How have you found dealing with her family and estate yourself making this film?

They've been very difficult, they tried to get Showtime to pull out. They made life difficult and would email people telling them not to take part in the film. They were just pretty difficult one way or another, uncooperative and have tried to bring out lots of lawsuits since the film has been finished – none of which has been successful, of course, but it takes up a lot of your time. I had a great team on this film, when I made films like Kurt and Courtney [which Love threatened with lawsuits] I didn't have a great team, so it was much worse because when you're dealing with lawsuits you don't want to be all alone.

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Have they been difficult because they are currently working on another film about Whitney with Kevin McDonald and they want to control the narrative?

Broomfield also made ‘Kurt and Courtney’ and ‘Biggie & Tupac’

I think they want to control the narrative and they also want to make lots of money. I think what's disappointing about the family and the estate is that they've sold off all of Whitney's clothes and awards, even her credit cards and hotel room keys. They just auctioned it all off. They even tried to auction off her Emmys. They published books and did a reality show within a year that she died, all very opportunistic. I think a lot of people ended up speaking to me because they felt so angry and felt so let down. I think with her family it's all to do with money. It will be interesting to see what their film comes up with.

As in this one, in a lot of your films over the years the central character is often dead or if alive is unattainable. Is there part of you that relishes the challenge of working around this?

I've made a lot of films, so there's always a few that will support a theory but I don't think this has been the case so much. I think to a certain extent I’ve wanted to make quite iconic films about iconic people and to review their legacies and their lives. It's an interesting question because I suppose people become more iconic when they die and if you want to make something definitive about them there is that possibility because you have this overview of their entire career and life. Which may sound morbid but it makes sense. Although I would say the Biggie and Tupac and the Kurt and Courtney films were more investigations into their deaths, this is the first time I’ve made a film this way.

You've explored quite a few areas of the music industry now, including this film and the previously mentioned music documentaries. What thoughts has it left you with about that world?

I was surprised how candid the guys from Arista [Whitney's record label] were and how illuminating they were. They were all from the then black division of the label and they were all R&B and gospel guys who were responsible for crossing Whitney over into someone acceptable to a mass white audience. I think within the record label and the industry, there was a certain amount of guilt with regard to Whitney. She was so young and so impressionable, so malleable. They just thought this is a sweet kid and, of course, like all creations they fall to bits at a certain point. There was a certain guilt they felt with that and I don't think they were surprised that she had a pretty hard time dealing with her life and dealing with the rejection from her own people, especially at the Soul Train awards when she was booed for sounding too white.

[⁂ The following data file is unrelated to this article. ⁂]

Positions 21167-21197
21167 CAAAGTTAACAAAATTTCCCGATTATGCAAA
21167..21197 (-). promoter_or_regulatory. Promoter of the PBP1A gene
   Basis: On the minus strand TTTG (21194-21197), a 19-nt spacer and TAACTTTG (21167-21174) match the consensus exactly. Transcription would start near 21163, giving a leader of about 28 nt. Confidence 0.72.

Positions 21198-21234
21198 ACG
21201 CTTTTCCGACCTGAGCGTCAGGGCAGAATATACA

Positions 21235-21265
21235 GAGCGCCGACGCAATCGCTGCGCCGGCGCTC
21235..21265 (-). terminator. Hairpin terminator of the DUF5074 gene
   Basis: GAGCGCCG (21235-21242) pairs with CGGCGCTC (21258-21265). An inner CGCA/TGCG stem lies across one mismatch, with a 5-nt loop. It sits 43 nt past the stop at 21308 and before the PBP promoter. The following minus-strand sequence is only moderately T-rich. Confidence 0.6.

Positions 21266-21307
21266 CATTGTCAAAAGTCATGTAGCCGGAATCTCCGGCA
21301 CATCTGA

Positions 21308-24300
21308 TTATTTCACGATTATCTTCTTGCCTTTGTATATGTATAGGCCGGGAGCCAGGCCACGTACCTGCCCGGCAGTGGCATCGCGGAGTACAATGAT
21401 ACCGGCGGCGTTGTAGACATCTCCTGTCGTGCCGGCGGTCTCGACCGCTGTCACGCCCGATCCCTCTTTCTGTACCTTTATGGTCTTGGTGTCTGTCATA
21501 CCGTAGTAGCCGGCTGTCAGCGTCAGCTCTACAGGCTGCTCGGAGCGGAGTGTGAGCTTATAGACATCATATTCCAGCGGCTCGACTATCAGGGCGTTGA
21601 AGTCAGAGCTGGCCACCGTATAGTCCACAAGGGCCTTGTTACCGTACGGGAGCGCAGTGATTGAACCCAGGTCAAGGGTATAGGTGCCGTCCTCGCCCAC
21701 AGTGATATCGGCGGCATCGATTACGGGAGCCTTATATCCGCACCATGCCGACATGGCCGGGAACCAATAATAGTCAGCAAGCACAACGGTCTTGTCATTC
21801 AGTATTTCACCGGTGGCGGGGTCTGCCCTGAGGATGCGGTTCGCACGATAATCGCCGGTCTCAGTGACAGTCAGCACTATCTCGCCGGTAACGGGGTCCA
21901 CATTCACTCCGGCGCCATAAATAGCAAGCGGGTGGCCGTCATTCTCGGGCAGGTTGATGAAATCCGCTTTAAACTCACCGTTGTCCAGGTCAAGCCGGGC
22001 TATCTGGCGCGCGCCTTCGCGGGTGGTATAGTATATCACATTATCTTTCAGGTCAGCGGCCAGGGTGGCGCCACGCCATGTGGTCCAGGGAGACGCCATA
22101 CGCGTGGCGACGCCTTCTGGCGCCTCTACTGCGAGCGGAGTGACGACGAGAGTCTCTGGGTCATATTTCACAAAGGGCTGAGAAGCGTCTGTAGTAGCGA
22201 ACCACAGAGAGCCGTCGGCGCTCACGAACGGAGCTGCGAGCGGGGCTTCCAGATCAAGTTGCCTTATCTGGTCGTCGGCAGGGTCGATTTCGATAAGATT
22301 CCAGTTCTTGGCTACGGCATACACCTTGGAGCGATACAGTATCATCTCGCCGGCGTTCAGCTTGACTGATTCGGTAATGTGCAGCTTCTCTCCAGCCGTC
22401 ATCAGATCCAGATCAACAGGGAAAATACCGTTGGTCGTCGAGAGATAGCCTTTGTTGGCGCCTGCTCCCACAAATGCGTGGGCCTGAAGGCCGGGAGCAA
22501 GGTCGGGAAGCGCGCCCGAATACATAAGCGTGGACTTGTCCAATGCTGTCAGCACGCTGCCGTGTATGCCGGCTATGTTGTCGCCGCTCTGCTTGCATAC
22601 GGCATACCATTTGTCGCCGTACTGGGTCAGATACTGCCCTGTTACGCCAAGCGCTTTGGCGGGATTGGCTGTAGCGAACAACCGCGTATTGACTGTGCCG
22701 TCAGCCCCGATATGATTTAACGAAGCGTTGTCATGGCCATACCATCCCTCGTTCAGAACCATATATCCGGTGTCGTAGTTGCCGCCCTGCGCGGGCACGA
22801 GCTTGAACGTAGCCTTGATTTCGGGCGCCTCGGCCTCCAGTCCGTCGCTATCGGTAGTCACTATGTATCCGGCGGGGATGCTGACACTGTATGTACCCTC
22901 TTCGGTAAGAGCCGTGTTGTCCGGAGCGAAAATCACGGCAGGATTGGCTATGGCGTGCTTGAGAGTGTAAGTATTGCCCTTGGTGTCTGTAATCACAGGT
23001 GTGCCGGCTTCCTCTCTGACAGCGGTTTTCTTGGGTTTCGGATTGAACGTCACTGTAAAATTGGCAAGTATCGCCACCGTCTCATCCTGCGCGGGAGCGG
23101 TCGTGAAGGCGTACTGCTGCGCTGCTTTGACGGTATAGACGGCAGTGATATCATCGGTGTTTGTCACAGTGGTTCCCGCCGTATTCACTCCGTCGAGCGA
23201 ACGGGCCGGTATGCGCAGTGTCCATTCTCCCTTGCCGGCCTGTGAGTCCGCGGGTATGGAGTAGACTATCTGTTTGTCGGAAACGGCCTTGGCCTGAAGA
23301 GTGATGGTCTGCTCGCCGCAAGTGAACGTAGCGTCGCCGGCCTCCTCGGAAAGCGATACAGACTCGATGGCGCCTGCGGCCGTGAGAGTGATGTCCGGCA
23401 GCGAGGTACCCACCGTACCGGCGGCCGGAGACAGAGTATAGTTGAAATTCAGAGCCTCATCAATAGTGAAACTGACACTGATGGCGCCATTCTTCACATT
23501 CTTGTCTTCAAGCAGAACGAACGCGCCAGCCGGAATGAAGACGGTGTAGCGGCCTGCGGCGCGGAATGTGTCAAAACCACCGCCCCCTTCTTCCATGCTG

Whitney Houston performing in Milan in 2010 (Getty)

That seems to be quite a pinnacle moment in her life.

I really think it was. The interesting thing about Whitney too is that she was never allowed to do her own music. You would think that someone at the level of Whitney Houston, who probably had the greatest voice in the world, that there would have been so many songwriters to have given anything to sing one of her songs. Everybody does that but Whitney never did that, I think that's because the record company maintained such a strong hold over her that they never wanted her to have that kind of independence. So financially, she never benefited from the residual rights because she was always singing other people's material. I think that very much weakened her position and her authority in the industry. Maybe that would have given her the sense of independence and self-determination that she needed because even though she was such a big star and had such power she was ultimately always controlled by other people.

There's a scene in the film in which Whitney Houston and Bobby Brown are acting out the cake scene from the Ike and Tina Turner film What’s Love Got To Do With It. Which given the allegations of domestic abuse in that relationship, I found quite a bizarre scene to watch. What were your thoughts on that area of things?